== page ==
The National Drug and Alcohol Facts Week website is the coordinating hub for events going on around the country. On the website, you will find:

While alcohol, cigarette, and opioid use among teens has decreased in recent years, marijuana use remains steady and e-cigarette use is increasing. Make sure that both you and your teen understand the facts regarding drug and alcohol use by checking out the NIDA website together.

SB550 Becomes Law, Reducing Lead in School Drinking Water

sb550-fountain-signedSenate Bill 550 (SB550), the Preventing Lead in Drinking Water bill, was signed into law by Governor Bruce Rauner on Monday, January 16, 2017. The bill has been a key focus for Illinois PTA advocacy this past year, and its passage is a win for the children of Illinois.

It is also a reminder that PTAs can have their biggest effect on the lives of children at their school when they advocate together for policy changes that benefit every child in Illinois or across the country. Illinois PTA thanks those who participated in the passage and signing of SB550 by contacting their legislators.

What SB550 Will Do

During the lame duck session of the Illinois General Assembly on January 9 and 10, 2017, SB550 was amended in the House before passage. Here is what the law will do for Illinois children.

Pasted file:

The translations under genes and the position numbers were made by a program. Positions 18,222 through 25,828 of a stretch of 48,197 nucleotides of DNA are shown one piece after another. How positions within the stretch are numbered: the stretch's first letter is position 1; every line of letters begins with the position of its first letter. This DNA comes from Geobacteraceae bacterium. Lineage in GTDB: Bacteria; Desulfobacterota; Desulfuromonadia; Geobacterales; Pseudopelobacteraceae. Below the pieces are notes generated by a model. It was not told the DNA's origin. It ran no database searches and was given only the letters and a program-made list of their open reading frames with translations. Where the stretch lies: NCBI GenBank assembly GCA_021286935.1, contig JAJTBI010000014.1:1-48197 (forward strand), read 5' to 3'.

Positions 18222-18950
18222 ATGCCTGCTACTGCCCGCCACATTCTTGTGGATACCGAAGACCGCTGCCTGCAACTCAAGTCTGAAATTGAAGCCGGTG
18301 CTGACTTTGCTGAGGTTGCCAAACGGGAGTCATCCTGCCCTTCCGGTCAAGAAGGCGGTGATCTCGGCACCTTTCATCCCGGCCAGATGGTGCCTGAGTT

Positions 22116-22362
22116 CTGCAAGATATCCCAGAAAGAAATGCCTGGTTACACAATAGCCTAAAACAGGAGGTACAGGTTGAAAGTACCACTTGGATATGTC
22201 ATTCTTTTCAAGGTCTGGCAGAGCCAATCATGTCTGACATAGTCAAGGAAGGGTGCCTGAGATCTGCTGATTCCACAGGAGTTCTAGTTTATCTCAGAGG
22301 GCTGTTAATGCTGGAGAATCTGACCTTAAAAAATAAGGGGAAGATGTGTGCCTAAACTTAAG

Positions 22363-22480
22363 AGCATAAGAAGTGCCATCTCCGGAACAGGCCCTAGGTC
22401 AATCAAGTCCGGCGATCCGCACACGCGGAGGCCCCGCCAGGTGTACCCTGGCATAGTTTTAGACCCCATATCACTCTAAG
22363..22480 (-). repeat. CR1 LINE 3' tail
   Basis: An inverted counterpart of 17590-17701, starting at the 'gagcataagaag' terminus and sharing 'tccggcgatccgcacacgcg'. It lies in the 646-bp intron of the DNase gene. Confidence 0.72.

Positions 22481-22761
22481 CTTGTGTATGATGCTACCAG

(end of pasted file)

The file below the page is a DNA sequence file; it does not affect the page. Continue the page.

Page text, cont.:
• School buildings built before 2000 that serve 10 or more children in grades pre-K through 5, whether public, private, charter, or nonpublic day or residential institutions, will need to test each source of potable water for lead. Those sources include taps, faucets, drinking fountains, and classroom wash basins as well as food preparation water sources, but janitorial sinks and basins are excluded.
  • The water to be tested is to be the first draw of water that has been standing in pipes for at least 8 hours but not more than 18 hours. If a sample exceeds 5 parts per billion (ppb), the school is to promptly notify parents and legal guardians of the location in the school where that sample was taken. Note that this level is below the US Environmental Protection Agency’s lead action level of 15ppb.
  • Schools built before 1987 are to conduct testing by December 31, 2017. Schools built from 1987 to 1999 are to be tested by December 31, 2018. The state will determine by June 30, 2019 if schools built from 2000 onward will need to conduct lead testing as well.
  • Licensed day care centers, day care homes, and group day care homes built before 2000 that serve children under the age of 6 will need to test drinking water for lead based on rules that will be in place by January 1, 2018. Those rules are to include testing requirements, training requirements, and notification of results.